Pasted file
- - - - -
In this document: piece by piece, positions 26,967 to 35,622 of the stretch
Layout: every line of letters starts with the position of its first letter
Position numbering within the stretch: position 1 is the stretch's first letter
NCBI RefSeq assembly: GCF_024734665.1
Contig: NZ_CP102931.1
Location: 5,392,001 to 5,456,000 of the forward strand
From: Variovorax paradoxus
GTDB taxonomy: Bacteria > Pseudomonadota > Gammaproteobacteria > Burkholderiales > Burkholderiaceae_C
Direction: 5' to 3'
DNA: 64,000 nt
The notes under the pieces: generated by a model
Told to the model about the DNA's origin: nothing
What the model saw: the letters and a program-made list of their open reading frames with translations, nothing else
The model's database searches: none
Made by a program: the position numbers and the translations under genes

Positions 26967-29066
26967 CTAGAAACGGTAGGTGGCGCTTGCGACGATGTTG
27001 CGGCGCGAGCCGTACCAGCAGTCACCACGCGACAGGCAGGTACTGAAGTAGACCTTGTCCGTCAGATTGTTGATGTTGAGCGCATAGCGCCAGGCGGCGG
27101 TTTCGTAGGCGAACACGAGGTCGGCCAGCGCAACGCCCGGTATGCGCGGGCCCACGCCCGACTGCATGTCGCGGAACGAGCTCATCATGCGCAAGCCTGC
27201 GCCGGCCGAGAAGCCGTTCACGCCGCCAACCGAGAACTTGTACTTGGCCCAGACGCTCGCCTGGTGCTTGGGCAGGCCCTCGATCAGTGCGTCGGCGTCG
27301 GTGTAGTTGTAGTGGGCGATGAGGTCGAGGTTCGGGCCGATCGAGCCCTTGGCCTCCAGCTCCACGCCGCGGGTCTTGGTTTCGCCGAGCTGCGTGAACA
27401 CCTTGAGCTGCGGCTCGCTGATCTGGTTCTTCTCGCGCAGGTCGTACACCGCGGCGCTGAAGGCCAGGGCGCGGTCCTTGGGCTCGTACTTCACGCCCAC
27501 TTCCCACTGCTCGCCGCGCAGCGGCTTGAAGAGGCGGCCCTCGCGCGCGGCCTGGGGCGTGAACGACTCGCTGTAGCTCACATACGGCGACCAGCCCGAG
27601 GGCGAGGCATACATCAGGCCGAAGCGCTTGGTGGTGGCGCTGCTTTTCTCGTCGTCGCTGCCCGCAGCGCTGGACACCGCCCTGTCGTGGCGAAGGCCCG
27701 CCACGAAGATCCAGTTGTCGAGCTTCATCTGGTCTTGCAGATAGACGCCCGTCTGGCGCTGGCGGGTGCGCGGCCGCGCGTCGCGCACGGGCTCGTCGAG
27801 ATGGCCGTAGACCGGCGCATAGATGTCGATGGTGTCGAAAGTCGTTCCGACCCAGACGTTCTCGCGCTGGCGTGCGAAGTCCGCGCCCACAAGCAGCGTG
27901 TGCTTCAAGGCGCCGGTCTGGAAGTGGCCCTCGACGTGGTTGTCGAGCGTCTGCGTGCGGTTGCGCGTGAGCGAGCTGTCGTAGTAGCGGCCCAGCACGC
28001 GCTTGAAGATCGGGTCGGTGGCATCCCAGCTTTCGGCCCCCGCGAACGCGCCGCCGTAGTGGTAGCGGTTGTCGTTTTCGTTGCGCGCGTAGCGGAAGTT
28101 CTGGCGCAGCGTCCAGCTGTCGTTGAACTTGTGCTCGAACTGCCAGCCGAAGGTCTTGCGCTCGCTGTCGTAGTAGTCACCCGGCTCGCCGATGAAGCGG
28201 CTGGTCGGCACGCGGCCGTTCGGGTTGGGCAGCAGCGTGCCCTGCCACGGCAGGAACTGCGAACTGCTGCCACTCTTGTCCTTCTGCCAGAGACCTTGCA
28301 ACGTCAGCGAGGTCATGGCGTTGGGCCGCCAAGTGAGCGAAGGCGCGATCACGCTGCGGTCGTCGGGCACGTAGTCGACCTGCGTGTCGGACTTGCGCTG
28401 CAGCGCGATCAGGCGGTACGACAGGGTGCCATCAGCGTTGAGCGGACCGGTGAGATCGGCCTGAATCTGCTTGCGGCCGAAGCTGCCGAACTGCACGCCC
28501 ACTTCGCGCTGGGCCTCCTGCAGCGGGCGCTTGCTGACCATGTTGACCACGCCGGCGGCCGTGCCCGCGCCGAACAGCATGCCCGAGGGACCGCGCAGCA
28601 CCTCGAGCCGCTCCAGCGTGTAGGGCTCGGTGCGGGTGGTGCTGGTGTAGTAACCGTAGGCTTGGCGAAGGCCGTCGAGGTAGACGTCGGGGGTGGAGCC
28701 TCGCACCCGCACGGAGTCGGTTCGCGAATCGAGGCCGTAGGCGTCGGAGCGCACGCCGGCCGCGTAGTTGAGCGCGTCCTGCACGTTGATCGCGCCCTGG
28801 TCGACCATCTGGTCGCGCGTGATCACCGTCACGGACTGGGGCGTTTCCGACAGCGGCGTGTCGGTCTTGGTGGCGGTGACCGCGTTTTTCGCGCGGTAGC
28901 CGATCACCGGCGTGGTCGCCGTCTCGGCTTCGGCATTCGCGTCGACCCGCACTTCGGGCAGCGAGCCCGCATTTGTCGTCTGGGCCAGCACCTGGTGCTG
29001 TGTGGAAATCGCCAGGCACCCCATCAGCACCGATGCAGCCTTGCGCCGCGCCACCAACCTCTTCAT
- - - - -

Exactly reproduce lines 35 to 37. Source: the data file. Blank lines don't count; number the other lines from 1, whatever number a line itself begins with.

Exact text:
28701 TCGCACCCGCACGGAGTCGGTTCGCGAATCGAGGCCGTAGGCGTCGGAGCGCACGCCGGCCGCGTAGTTGAGCGCGTCCTGCACGTTGATCGCGCCCTGG
28801 TCGACCATCTGGTCGCGCGTGATCACCGTCACGGACTGGGGCGTTTCCGACAGCGGCGTGTCGGTCTTGGTGGCGGTGACCGCGTTTTTCGCGCGGTAGC
28901 CGATCACCGGCGTGGTCGCCGTCTCGGCTTCGGCATTCGCGTCGACCCGCACTTCGGGCAGCGAGCCCGCATTTGTCGTCTGGGCCAGCACCTGGTGCTG